Gourmet popcorn ‘to blame for two-fold rise in broken teeth’

People increasingly giving up crisps in the belief popcorn is a healthier option

People enjoying the snack often unsuspectingly bite down on un-popped kernels
People enjoying the snack often unsuspectingly bite down on un-popped kernels

The number of broken and chipped teeth has doubled since health conscious people started giving up "fatty" crisps as a snack in favour of so-called gourmet popcorn, dentists said.

Uncooked kernels are to blame for the problem, with cinema-goers often unsuspectingly biting down on one of the hard husks while engrossed in a film.

Small pieces of the food can also often get lodged between teeth and if not treated quickly cause gum disease and even abscesses.

It comes as sales of popcorn have doubled in the past five years – amounting to more than £100m in sales – while the numbers buying crisps has fallen.

And the snack has now overtaken boiled sweets, fudge and caramel as the main culprit for causing dental damage, the dentists said.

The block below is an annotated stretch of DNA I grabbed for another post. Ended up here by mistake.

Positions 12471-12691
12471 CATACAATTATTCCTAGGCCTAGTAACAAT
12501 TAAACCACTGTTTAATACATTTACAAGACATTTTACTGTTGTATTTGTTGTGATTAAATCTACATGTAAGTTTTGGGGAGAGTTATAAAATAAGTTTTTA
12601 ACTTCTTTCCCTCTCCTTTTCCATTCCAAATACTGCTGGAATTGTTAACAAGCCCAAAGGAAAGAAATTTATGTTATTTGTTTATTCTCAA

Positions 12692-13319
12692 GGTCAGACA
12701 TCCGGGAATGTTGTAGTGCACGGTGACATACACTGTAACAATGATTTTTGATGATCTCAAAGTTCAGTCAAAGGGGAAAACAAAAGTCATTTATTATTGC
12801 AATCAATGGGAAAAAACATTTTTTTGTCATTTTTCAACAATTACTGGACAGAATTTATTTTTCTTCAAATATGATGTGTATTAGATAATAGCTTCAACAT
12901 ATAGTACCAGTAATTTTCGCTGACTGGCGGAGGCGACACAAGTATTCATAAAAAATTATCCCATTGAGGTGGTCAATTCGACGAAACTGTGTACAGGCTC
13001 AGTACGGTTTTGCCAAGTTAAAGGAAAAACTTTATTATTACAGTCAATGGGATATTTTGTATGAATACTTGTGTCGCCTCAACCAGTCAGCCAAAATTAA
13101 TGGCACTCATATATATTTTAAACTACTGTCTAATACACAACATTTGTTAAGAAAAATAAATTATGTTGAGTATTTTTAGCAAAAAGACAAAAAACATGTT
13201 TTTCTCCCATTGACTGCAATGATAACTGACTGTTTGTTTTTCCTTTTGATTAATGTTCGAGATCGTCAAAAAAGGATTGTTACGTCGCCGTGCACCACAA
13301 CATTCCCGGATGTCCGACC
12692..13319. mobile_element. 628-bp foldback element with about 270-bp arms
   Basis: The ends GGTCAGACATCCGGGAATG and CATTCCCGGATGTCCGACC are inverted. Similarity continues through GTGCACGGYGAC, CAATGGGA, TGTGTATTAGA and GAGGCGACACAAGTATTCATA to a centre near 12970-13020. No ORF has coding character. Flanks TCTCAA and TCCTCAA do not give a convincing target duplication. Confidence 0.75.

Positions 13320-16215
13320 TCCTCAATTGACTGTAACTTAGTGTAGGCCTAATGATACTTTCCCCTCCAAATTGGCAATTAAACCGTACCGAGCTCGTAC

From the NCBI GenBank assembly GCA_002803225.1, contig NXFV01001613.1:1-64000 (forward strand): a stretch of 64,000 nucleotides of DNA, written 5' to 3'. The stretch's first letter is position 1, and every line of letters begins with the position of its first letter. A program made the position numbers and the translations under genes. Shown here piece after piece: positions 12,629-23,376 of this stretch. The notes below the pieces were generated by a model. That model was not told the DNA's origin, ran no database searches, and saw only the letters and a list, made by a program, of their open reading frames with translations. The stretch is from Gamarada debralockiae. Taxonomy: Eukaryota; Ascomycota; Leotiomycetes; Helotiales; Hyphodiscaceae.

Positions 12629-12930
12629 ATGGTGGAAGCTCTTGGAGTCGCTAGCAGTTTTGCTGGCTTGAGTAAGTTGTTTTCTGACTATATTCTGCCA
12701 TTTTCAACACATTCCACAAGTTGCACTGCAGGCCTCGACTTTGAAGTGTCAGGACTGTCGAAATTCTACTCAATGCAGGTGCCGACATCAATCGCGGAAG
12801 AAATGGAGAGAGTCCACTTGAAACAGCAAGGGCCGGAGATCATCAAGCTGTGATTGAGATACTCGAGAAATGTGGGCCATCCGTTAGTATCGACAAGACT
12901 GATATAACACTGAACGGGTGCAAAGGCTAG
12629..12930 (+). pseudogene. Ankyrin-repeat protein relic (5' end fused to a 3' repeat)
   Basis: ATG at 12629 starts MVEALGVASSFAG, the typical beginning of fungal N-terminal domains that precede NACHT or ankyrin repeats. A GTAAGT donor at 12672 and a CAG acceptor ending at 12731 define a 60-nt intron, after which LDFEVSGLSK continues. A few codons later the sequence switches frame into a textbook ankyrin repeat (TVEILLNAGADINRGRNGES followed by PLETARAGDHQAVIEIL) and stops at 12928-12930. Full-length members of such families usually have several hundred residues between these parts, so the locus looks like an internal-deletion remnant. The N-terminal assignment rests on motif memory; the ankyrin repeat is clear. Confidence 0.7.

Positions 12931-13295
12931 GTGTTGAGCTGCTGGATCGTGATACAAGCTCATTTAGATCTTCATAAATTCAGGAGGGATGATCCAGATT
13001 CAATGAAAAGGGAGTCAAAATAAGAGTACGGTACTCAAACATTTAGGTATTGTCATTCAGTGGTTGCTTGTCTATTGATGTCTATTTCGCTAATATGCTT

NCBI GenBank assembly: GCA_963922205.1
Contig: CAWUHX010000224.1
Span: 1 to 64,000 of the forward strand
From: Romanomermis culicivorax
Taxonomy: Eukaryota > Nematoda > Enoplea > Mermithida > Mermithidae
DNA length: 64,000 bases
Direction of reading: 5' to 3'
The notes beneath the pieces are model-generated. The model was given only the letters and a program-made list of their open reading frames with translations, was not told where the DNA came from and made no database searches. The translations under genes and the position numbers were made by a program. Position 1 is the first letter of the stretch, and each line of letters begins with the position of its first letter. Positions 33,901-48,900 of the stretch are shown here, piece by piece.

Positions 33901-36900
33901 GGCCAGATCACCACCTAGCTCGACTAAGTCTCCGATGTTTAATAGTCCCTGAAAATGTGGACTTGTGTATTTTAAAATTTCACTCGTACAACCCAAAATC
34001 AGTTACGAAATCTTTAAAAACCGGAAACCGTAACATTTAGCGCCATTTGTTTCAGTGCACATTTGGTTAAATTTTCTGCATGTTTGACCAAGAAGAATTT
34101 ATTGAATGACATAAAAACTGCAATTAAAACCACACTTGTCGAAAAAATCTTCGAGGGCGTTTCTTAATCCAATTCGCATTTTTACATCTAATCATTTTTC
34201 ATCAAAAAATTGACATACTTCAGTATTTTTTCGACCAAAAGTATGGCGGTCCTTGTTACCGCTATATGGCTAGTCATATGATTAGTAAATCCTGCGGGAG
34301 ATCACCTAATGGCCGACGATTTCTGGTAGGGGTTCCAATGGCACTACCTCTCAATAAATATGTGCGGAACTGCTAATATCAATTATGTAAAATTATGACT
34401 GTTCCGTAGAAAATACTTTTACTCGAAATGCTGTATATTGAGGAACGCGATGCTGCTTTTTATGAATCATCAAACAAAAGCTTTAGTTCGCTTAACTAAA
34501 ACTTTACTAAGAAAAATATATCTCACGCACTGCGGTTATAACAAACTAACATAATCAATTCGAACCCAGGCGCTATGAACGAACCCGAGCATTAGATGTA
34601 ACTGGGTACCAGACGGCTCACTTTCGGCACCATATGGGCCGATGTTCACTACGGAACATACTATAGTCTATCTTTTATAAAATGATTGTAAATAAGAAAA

Dr Mark Hughes, of the Harley Street Dental Group, said the number of patients who have turned up in the clinic with teeth problems caused by eating popcorn had soared.

He told the Sunday Telegraph: "In my 25 years as a dentist, popcorn is easily among the top five reasons for broken teeth. Five years ago I would perhaps see one case of a broken tooth in twenty caused by popcorn but in the last two or three years, that has risen to one in ten and the number is only going up."

Dr Uchenna Okoye, a director at the London Smiling Dental Group clinic, said the damage was often down to people who ate the snack while watching a film.

She said teeth can slip on popcorn and crash into each other and cause fissures and fractures.

Ms Okoye added that the food had now surpassed boiled sweets, fudge and caramel as the main snack that causes dental problems. She told the Sunday Telegraph: “They have been overtaken by popcorn and the number of cases is increasing all the time now that it is such a popular snack."

People who enjoy the food have spoken out to the newspaper after they suffered damage to their teeth.

Megan Hare, who cracked a molar after biting down on a hard kernel, said: "It was extremely embarrassing at the time as I was working as a full-time healthcare assistant in a busy pharmacy, which involved talking to customers all day."

The new wave of popcorn includes the ‘Poshcorn’ range by the company Tyrrells. There are no warnings on its packets over the dangers posed by un-popped kernels.

But the company told the Sunday Telegraph it used a special sifting process to root out as many of the husks as possible before the snack was packaged.

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